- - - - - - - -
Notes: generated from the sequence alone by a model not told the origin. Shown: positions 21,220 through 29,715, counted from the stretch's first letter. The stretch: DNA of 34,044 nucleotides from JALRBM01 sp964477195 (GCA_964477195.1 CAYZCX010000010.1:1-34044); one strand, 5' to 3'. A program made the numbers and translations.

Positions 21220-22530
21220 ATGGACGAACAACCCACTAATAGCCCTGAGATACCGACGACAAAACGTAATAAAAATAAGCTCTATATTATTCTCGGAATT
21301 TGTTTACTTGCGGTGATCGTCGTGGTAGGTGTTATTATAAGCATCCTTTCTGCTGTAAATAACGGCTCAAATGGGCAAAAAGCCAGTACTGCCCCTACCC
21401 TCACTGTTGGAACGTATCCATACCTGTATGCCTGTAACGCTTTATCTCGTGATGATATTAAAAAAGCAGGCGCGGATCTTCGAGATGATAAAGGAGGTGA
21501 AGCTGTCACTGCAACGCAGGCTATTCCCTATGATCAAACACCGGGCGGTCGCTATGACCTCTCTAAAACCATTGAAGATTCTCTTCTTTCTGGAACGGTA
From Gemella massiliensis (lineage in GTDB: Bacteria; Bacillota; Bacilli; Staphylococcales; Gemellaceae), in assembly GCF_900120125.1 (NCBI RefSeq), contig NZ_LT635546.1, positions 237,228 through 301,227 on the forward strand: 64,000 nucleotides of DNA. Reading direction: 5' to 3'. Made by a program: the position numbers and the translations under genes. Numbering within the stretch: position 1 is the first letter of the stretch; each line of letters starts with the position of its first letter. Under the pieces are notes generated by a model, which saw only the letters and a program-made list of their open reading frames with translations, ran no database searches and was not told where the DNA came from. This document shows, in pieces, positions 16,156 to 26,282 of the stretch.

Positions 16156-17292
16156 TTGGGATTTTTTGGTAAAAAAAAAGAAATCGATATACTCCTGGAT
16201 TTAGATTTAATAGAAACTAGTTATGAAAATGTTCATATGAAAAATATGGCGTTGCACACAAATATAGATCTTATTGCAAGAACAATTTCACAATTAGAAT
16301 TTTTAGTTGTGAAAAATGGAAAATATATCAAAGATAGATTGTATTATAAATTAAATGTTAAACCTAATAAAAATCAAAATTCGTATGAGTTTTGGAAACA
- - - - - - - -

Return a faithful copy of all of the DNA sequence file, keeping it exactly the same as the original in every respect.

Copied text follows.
Notes: generated from the sequence alone by a model not told the origin. Shown: positions 21,220 through 29,715, counted from the stretch's first letter. The stretch: DNA of 34,044 nucleotides from JALRBM01 sp964477195 (GCA_964477195.1 CAYZCX010000010.1:1-34044); one strand, 5' to 3'. A program made the numbers and translations.

Positions 21220-22530
21220 ATGGACGAACAACCCACTAATAGCCCTGAGATACCGACGACAAAACGTAATAAAAATAAGCTCTATATTATTCTCGGAATT
21301 TGTTTACTTGCGGTGATCGTCGTGGTAGGTGTTATTATAAGCATCCTTTCTGCTGTAAATAACGGCTCAAATGGGCAAAAAGCCAGTACTGCCCCTACCC
21401 TCACTGTTGGAACGTATCCATACCTGTATGCCTGTAACGCTTTATCTCGTGATGATATTAAAAAAGCAGGCGCGGATCTTCGAGATGATAAAGGAGGTGA
21501 AGCTGTCACTGCAACGCAGGCTATTCCCTATGATCAAACACCGGGCGGTCGCTATGACCTCTCTAAAACCATTGAAGATTCTCTTCTTTCTGGAACGGTA
From Gemella massiliensis (lineage in GTDB: Bacteria; Bacillota; Bacilli; Staphylococcales; Gemellaceae), in assembly GCF_900120125.1 (NCBI RefSeq), contig NZ_LT635546.1, positions 237,228 through 301,227 on the forward strand: 64,000 nucleotides of DNA. Reading direction: 5' to 3'. Made by a program: the position numbers and the translations under genes. Numbering within the stretch: position 1 is the first letter of the stretch; each line of letters starts with the position of its first letter. Under the pieces are notes generated by a model, which saw only the letters and a program-made list of their open reading frames with translations, ran no database searches and was not told where the DNA came from. This document shows, in pieces, positions 16,156 to 26,282 of the stretch.

Positions 16156-17292
16156 TTGGGATTTTTTGGTAAAAAAAAAGAAATCGATATACTCCTGGAT
16201 TTAGATTTAATAGAAACTAGTTATGAAAATGTTCATATGAAAAATATGGCGTTGCACACAAATATAGATCTTATTGCAAGAACAATTTCACAATTAGAAT
16301 TTTTAGTTGTGAAAAATGGAAAATATATCAAAGATAGATTGTATTATAAATTAAATGTTAAACCTAATAAAAATCAAAATTCGTATGAGTTTTGGAAACA